Fresh from his car-swap with Fernando Alonso in Bahrain on Monday, seven-time NASCAR champion Jimmie Johnson says it would be a good thing if drivers were able to have a little more variety in their careers.
Johnson himself had never driven a single-seater car on a racing circuit before this week. But now he has, he's open to expanding his horizons once his current stock car contract with Hendrick Motorsport expires in 2020.
"Without a doubt," he said when asked if open-wheel racing appealed - although he admitted that he wasn't keen on high-speed ovals, and would likely stick to road courses.
"I want to keep driving [beyond 2020] and hopefully I can find some good opportunities," he said. "I’ve done sportscar racing in the past, I’ve finished second in the Rolex 24 a couple of times in the Prototype division
"I’d love to get back to doing that. Anything’s open," he said. "I think with my status and relationships I could put together some road course races in IndyCar."
Johnson said that he last raced an open-wheel car in the 1990s, and wished that he hadn't ended up having to specialise to the degree that he had.
"I feel like drivers at a young age have to decide if they’re going to drive sedans or open-wheel cars,” he said. "I don’t know if that’s right, if it’s right for that judgment to take place."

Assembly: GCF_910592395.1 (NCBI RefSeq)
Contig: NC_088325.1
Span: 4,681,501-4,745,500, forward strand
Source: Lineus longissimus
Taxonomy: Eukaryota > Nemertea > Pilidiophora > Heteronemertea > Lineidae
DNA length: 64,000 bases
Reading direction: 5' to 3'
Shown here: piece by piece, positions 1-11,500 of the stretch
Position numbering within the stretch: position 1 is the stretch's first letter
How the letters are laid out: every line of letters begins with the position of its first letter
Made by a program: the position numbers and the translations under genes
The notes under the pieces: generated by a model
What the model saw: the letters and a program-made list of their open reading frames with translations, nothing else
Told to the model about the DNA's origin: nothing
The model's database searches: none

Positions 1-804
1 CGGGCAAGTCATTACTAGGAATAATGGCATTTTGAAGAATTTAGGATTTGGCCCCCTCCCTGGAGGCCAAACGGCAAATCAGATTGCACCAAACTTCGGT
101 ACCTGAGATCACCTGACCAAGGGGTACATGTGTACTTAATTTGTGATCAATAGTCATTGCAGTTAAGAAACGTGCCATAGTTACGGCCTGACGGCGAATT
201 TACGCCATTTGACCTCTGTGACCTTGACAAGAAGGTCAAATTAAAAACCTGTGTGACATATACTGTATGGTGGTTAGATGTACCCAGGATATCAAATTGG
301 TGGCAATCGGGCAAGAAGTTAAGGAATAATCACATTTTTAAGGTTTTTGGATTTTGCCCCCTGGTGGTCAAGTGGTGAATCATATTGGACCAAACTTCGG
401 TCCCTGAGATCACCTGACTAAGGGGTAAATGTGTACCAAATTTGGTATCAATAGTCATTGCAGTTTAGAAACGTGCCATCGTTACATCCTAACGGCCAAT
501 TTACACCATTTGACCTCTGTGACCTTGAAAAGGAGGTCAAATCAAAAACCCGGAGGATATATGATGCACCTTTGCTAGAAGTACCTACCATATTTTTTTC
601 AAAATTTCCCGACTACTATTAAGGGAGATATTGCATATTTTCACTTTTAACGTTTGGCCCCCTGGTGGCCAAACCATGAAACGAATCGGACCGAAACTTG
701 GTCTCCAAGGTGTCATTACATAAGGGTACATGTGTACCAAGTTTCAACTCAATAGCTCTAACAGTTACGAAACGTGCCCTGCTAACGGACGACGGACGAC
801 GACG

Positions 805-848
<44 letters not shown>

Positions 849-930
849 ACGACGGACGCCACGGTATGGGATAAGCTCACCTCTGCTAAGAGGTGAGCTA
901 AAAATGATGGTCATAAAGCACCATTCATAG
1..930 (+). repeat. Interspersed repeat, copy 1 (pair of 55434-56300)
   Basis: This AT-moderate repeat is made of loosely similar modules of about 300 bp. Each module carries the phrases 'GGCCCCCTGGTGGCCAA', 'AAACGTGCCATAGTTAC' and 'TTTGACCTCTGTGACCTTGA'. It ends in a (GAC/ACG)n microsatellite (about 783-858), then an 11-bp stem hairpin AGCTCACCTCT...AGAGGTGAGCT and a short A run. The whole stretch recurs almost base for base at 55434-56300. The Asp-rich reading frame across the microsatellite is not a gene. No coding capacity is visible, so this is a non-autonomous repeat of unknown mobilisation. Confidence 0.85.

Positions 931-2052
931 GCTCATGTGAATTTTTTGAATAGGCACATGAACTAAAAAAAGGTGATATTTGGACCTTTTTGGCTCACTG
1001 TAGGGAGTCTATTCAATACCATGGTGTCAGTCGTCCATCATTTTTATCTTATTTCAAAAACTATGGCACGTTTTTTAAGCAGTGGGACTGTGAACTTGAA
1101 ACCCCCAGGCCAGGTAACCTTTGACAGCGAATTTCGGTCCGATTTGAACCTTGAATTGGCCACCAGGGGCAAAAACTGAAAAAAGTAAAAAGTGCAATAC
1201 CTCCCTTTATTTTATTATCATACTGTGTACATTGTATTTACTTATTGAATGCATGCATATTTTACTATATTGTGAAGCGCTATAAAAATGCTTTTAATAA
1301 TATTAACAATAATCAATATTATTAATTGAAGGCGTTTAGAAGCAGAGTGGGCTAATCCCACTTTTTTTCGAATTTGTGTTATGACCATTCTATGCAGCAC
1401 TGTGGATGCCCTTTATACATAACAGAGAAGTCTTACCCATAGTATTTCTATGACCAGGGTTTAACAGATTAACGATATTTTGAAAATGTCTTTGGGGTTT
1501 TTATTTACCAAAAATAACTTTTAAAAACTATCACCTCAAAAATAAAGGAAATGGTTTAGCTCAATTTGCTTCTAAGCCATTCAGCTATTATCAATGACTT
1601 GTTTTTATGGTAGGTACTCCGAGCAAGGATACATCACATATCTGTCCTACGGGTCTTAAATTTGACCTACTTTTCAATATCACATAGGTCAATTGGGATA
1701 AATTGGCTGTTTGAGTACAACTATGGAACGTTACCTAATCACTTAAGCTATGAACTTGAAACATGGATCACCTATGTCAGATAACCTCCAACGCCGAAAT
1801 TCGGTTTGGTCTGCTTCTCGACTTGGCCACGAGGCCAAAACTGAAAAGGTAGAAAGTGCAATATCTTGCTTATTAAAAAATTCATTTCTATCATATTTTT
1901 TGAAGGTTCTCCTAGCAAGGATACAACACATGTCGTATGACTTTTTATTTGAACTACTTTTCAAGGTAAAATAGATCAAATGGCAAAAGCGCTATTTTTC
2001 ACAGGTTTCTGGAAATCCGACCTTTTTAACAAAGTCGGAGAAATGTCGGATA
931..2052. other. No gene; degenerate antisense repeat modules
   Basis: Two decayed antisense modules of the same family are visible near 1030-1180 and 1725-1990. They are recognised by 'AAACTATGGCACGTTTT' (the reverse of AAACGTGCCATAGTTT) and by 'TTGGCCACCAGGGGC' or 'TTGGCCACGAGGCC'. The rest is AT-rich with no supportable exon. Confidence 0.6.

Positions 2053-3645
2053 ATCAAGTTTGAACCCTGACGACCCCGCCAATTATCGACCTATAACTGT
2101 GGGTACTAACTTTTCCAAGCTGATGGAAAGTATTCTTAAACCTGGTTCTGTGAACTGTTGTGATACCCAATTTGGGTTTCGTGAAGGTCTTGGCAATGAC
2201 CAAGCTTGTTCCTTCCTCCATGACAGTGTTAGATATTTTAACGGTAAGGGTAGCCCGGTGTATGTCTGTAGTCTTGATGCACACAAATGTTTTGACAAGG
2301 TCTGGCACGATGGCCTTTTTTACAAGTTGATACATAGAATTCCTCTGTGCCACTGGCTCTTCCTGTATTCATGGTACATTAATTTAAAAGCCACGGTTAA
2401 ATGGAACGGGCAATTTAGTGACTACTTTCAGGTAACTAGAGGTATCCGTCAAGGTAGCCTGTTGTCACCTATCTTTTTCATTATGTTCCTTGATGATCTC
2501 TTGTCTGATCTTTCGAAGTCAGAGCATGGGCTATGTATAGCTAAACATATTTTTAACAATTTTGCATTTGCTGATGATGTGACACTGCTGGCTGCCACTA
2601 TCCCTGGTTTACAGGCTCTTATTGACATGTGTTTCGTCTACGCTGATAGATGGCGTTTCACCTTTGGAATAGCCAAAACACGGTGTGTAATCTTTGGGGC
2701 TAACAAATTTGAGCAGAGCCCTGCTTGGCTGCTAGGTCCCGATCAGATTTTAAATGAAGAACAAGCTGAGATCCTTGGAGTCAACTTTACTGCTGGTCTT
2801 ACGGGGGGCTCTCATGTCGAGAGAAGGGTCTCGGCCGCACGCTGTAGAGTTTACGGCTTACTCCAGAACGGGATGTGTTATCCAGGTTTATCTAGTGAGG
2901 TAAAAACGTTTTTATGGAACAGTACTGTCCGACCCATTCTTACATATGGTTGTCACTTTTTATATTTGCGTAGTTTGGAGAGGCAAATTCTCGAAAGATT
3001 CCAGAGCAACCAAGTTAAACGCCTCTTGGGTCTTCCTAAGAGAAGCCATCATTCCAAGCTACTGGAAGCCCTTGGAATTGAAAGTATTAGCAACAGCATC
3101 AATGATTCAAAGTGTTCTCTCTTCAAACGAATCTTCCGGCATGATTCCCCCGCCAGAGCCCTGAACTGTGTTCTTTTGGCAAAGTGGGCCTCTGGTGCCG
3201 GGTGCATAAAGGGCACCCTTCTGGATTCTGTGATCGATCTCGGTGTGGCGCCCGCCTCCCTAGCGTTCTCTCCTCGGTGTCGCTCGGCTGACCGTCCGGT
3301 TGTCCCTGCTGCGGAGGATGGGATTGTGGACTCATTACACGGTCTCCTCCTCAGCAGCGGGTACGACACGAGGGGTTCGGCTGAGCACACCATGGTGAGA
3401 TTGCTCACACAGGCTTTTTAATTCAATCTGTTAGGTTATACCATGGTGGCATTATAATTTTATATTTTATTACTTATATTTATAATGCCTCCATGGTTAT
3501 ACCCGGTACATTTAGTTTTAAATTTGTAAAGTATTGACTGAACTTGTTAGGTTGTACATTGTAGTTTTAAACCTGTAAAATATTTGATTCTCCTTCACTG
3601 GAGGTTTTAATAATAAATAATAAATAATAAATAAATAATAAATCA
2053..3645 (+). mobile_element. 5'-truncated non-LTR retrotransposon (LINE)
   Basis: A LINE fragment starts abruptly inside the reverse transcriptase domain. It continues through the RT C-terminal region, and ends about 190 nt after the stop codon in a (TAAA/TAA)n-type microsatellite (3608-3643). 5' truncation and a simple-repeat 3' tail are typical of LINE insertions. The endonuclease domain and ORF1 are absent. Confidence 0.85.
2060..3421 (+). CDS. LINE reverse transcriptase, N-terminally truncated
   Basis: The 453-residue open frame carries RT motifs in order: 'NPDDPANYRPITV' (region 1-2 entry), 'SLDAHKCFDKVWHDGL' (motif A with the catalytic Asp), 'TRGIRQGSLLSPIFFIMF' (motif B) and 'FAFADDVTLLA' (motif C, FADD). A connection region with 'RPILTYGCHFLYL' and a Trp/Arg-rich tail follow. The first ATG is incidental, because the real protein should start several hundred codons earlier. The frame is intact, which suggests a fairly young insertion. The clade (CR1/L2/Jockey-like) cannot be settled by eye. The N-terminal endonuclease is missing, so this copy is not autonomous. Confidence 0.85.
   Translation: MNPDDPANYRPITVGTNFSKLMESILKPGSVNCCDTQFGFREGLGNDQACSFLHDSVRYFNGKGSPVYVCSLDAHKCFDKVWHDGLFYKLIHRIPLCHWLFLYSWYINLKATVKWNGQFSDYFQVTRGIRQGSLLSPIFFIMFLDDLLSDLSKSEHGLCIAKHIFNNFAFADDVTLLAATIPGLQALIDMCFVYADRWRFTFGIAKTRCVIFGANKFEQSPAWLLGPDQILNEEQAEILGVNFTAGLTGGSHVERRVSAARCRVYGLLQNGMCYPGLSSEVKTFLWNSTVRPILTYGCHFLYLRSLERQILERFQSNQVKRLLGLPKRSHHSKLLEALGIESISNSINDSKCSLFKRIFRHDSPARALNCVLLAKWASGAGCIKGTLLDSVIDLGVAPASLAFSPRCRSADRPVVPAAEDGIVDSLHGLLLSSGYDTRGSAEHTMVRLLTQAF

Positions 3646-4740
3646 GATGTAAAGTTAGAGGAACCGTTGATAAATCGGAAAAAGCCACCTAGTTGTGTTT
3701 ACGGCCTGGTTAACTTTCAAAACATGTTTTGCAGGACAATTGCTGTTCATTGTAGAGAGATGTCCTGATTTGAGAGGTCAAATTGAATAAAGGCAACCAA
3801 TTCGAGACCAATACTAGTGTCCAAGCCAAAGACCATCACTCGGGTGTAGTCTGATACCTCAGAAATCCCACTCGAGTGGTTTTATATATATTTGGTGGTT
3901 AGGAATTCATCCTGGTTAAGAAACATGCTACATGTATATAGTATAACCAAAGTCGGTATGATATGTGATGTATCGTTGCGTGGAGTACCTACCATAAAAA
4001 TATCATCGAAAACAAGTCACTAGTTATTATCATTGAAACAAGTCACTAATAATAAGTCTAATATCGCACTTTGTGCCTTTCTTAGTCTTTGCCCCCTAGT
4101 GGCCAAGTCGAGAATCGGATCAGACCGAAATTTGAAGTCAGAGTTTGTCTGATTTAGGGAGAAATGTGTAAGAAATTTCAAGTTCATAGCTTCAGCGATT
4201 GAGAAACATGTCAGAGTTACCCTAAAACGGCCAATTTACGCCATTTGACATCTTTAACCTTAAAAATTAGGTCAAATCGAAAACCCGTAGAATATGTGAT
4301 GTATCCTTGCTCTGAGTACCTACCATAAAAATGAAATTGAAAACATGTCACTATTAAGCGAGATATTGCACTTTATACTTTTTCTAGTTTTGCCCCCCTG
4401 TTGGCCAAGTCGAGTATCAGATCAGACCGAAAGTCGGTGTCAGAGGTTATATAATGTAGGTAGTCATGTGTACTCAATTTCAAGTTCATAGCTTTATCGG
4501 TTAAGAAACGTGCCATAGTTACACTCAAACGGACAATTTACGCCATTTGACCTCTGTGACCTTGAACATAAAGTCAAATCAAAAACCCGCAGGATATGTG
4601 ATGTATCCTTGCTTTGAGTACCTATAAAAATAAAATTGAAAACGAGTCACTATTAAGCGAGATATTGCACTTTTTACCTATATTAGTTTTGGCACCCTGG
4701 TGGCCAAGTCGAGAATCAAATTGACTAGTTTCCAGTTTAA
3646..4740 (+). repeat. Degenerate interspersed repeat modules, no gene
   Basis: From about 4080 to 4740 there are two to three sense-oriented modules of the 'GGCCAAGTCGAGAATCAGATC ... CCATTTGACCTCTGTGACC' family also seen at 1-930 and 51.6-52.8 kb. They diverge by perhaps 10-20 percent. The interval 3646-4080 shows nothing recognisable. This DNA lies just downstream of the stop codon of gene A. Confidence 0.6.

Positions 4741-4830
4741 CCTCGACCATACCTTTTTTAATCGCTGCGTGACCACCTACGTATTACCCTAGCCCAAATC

He pointed to his own childhood heroes such as Parnelli Jones, Mario Andretti, Dan Gurney and Emerson Fittipaldi who had "raced anything" during their careers.
"I feel like an open-minded driver – and one that’s ready to work – could cross and go either direction," he said.
It's a view shared by Fernando Alonso, who has gone from Formula 1 to success in sportscars and a maiden run in the Indianapolis 500 over the last two years in his bid to become only the second driver in history to achieve the Triple Crown of Motorsports after Graham Hill.
Some open wheel stars including F1's Juan Pablo Montoya, and IndyCar stars Danica Patrick and Dario Franchitti have tried their hand at stock car racing.
The most successful in recent years was Tony Stewart, who won the 1996-97 IndyCar championship before switching to NASCAR and picking up three Cup series titles.
"We’ve seen quite a few open-wheel guys try NASCAR and they’ve been competitive," said Johnson. "I don’t think there’s been as many victories as some would have thought, but they’ve been competitive.
“No-one has gone the other way, so I would love to see somebody [do that].”